This funky combo actually sounds like it’s got potential for a good dessert. Reviews seem to be unanimous that the green tea KitKat might be an acquired taste, but it’s an innovative Japanese twist.
“What a delicious little treat! I love the taste of matcha green tea and have been a fan of Japanese matcha green tea ice cream. Nestle’s KitKat brand has marketed a flavor towards the Asian market, and this does not disappoint. Very true matcha, green tea taste,” user Franxeen R. said on Influenster.
The matcha green tea flavor — originating from young tea leaves — elicits a lighter, less tannic taste. Even better, Japanese green tea-flavored KitKats come in single-serve wafer form, alongside several other Ki-Kat flavors. If you’re looking for a foreign candy bar fix, they’re available at multiple places online.
Käsekrainer sausage is a stalwart of Viennese cuisine and an ever-reliable solution to pangs for greasy meat from the morning to the wee hours.
The fat bomb looks similar to kielbasa and knockwurst, and like its cousins, the Käsekrainer is made from pork meat mixed with spices, like garlic, pepper, and paprika. Pushing the Austrian sausage over the top are small chunks of cheese (käse in German), which gives the parboiled meat stick its distinctive name.
Often wrapped by a ketchup- or mustard-sodden slice of dark bread, Käsekrainer’s also appear shoved through a carved hole in a bread roll, especially on the street.
Despite its current ownership by Coca-Cola, Thums Up lives up to its “Taste the Thunder” brand, a fizzier, spicier take on its American cousin.
Per Serious Eats, Thums Up was introduced as Parle Agro’s flagship brand in 1977, after India kicked out Coke and Pepsi. For the next 16 years, the brand earned an incredible 80% market share in the soda market. With the fall of many walls in the late 1980s, the national government relented, allowing the cola giants’ reentry. Not holding the marketing ammo to fight sugared beverage titans, Parle soon sold Thums Up to Coca-Cola.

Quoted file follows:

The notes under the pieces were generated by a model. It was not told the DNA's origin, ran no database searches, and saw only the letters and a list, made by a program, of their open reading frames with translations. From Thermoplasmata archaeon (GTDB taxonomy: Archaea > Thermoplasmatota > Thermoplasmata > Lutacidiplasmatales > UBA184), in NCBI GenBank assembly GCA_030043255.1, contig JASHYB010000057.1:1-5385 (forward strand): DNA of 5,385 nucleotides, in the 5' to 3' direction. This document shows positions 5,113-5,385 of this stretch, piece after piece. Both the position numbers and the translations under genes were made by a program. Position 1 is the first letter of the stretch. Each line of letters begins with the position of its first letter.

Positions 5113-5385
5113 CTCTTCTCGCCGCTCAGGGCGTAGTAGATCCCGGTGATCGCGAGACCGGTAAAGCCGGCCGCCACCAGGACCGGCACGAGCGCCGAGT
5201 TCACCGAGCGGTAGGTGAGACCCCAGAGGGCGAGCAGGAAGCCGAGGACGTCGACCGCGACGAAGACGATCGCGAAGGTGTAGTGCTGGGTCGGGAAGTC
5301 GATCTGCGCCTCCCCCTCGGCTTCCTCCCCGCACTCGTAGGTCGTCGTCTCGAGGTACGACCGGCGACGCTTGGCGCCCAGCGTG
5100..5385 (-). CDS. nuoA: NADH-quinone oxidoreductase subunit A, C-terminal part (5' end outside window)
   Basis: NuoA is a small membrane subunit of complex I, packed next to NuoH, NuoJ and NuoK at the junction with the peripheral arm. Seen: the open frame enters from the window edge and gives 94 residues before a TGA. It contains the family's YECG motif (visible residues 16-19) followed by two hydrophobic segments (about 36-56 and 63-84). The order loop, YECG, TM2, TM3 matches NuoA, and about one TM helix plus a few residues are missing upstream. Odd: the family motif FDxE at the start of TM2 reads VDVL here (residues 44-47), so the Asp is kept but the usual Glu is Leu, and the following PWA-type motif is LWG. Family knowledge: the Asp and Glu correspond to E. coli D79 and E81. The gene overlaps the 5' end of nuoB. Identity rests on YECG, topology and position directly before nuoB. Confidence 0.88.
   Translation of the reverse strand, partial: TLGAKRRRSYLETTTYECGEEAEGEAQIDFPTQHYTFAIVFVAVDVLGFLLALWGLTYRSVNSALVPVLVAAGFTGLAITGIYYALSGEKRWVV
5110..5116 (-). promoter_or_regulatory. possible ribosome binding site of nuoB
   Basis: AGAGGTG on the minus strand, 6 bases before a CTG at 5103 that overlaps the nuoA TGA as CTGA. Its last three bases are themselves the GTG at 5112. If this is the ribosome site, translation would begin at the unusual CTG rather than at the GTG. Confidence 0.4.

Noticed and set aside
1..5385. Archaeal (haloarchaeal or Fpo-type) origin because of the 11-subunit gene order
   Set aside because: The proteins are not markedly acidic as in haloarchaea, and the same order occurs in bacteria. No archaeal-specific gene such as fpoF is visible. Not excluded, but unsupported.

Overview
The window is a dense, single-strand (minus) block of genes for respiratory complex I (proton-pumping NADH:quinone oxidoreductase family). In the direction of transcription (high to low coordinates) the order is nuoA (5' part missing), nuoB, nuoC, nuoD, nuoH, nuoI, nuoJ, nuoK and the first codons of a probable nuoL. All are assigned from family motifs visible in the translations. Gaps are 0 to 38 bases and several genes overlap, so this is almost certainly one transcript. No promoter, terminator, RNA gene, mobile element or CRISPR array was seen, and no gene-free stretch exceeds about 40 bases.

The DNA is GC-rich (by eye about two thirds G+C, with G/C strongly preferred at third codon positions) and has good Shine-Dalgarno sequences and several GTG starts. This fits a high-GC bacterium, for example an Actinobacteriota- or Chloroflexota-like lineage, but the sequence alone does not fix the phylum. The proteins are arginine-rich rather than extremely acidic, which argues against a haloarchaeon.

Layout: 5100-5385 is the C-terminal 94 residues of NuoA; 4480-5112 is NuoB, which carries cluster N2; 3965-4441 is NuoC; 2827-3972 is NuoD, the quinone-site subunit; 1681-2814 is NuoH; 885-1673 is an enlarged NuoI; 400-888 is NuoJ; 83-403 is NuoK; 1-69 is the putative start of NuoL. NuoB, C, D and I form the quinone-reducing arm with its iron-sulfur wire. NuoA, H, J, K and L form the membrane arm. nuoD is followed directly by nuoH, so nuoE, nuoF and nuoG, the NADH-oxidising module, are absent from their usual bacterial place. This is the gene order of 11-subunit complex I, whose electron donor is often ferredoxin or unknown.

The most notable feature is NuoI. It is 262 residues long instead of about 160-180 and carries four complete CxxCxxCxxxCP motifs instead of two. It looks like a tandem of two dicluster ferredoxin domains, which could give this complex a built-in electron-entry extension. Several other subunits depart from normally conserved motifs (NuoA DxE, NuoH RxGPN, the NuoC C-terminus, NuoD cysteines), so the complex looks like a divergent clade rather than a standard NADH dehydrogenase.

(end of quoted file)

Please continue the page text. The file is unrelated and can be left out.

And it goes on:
Today, Thums Up is still India’s cola leader and many Indians will argue for its superior taste. The original Thums Up recipe remains — a sharper, more bubbly nip on the tongue.
On the opposite end of the soda spectrum is one of the oldest, purest soda combos in the world. Italy is often noted for its food, and that begins with the ancient small farms dotting the country. The lemon in Lemon Soda is no exception.
Derived only from Italian lemons, the Campari Lemon Soda mix was first created in 1932, making it maybe the world’s first premixed, store-bought drink. In turn, Lemon Soda features no preservatives or colorants. It’s a fun and refreshing mix for consumers who can find it, but Lemon Soda outside of Italy is going to be few and far between.
Heads up hikers: Beef jerky’s got an upgrade. South Africa’s beef biltong comes from a variety of local livestock, wild and domestic. Biltong may also contain up to and more than 50% more fat to fuel treks around Table Mountain (just watch your heart rate).
Sourced from cow, wildebeest, ostrich, and more savannah stock, biltong’s still cured with malt vinegar, just as it was in the 17th century. Eastern spices like cloves, coriander, and pepper congregate with salt among its dehydrated folds to create an indomitable snack.
You can likely try biltong ordering online, but why not wait until you’re actually visiting the Rainbow Nation?
Food is an important part of national character. Green tea helps describe a deliberate, exacting Japanese culture just like ketchup is a very sweet and salty Canadian condiment.
Not only do these foreign food products help cure an empty stomach, but these edibles are part of what drives economies. Just like Frenchsicles are made from 100% Canadian-grown tomatoes, Argentine chorizo pork, and the paprika and wine that flavors it, comes from vast pastures.